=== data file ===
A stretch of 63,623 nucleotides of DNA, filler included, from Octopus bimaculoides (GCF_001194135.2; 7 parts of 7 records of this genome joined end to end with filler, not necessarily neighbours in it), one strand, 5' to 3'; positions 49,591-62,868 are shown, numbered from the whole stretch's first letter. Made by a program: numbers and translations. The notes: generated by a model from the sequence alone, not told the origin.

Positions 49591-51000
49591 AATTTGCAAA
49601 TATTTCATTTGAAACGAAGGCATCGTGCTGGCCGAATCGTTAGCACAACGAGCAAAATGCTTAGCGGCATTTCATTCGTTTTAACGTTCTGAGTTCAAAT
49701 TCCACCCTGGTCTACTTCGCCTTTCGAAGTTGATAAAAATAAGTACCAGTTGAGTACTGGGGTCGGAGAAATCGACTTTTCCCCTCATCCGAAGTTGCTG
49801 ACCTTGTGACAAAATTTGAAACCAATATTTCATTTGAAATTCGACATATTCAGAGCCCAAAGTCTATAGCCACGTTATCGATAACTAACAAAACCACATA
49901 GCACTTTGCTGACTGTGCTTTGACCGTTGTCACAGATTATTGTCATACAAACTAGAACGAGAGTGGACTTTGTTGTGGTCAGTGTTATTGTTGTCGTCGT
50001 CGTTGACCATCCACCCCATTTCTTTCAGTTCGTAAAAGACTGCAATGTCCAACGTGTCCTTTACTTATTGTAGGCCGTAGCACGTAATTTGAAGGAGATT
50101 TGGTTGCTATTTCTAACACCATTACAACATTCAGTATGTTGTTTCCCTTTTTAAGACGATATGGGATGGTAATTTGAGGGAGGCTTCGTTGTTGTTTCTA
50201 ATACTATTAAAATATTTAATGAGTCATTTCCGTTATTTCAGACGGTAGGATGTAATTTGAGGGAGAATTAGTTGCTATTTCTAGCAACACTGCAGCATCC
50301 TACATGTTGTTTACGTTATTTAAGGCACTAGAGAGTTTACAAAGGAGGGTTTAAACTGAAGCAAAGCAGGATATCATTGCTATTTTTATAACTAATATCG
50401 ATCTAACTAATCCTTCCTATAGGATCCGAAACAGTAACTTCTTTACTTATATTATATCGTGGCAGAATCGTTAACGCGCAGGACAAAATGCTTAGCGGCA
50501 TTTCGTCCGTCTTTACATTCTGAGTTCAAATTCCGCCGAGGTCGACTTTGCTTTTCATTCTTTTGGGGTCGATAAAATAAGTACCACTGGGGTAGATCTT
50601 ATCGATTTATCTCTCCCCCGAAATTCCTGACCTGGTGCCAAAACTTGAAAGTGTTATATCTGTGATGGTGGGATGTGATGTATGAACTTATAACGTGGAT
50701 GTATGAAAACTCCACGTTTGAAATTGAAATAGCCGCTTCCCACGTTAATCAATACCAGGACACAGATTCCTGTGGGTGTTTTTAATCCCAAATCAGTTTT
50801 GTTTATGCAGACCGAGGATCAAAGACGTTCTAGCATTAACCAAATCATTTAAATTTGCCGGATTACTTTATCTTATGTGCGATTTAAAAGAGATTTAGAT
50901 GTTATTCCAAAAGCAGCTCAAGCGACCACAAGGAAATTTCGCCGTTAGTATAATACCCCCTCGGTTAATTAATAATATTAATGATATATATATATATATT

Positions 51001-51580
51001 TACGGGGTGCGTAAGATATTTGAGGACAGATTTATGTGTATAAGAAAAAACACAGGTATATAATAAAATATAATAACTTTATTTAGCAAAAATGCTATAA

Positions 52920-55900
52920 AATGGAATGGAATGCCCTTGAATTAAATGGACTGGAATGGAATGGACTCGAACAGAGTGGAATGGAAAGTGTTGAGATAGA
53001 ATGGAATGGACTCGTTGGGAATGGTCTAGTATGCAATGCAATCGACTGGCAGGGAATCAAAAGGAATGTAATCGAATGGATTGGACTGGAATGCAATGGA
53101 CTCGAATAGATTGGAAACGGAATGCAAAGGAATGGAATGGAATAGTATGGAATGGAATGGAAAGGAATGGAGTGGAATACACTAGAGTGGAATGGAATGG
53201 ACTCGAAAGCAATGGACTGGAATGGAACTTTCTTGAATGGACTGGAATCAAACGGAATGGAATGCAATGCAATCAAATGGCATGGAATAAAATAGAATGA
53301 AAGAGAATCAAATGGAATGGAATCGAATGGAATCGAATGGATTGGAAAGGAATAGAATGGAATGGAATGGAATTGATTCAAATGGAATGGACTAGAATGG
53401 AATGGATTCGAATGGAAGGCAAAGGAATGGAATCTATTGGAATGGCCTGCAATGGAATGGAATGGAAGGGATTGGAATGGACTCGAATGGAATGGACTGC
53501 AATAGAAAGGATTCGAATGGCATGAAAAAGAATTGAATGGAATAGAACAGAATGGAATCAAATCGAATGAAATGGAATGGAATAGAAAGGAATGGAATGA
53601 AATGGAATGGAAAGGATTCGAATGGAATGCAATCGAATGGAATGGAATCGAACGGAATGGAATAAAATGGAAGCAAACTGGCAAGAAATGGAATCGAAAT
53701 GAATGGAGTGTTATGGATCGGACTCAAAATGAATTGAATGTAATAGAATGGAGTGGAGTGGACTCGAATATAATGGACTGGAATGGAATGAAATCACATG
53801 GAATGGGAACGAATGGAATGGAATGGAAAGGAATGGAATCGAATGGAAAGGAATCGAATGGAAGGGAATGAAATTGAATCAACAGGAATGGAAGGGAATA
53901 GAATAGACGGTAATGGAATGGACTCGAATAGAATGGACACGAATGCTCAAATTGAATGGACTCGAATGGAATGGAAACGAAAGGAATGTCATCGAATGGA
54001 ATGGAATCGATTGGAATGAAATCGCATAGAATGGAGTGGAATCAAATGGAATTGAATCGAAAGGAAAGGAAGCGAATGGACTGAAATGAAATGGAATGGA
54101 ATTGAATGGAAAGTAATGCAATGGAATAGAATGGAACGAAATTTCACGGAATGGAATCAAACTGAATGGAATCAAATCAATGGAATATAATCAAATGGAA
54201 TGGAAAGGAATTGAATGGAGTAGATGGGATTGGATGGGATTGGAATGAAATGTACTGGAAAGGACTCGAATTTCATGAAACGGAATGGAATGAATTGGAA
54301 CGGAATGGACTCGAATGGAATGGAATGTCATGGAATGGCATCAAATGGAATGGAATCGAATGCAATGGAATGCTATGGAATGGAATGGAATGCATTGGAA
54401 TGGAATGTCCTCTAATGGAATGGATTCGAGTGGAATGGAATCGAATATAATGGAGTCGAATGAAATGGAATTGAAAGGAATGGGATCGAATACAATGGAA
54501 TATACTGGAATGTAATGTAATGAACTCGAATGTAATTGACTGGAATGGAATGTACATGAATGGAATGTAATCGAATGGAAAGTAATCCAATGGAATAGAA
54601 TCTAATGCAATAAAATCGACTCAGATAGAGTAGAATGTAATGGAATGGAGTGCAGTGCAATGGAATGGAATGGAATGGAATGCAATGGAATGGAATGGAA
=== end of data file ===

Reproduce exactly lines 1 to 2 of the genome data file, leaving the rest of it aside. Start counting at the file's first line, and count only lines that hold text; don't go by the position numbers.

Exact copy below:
A stretch of 63,623 nucleotides of DNA, filler included, from Octopus bimaculoides (GCF_001194135.2; 7 parts of 7 records of this genome joined end to end with filler, not necessarily neighbours in it), one strand, 5' to 3'; positions 49,591-62,868 are shown, numbered from the whole stretch's first letter. Made by a program: numbers and translations. The notes: generated by a model from the sequence alone, not told the origin.

Positions 49591-51000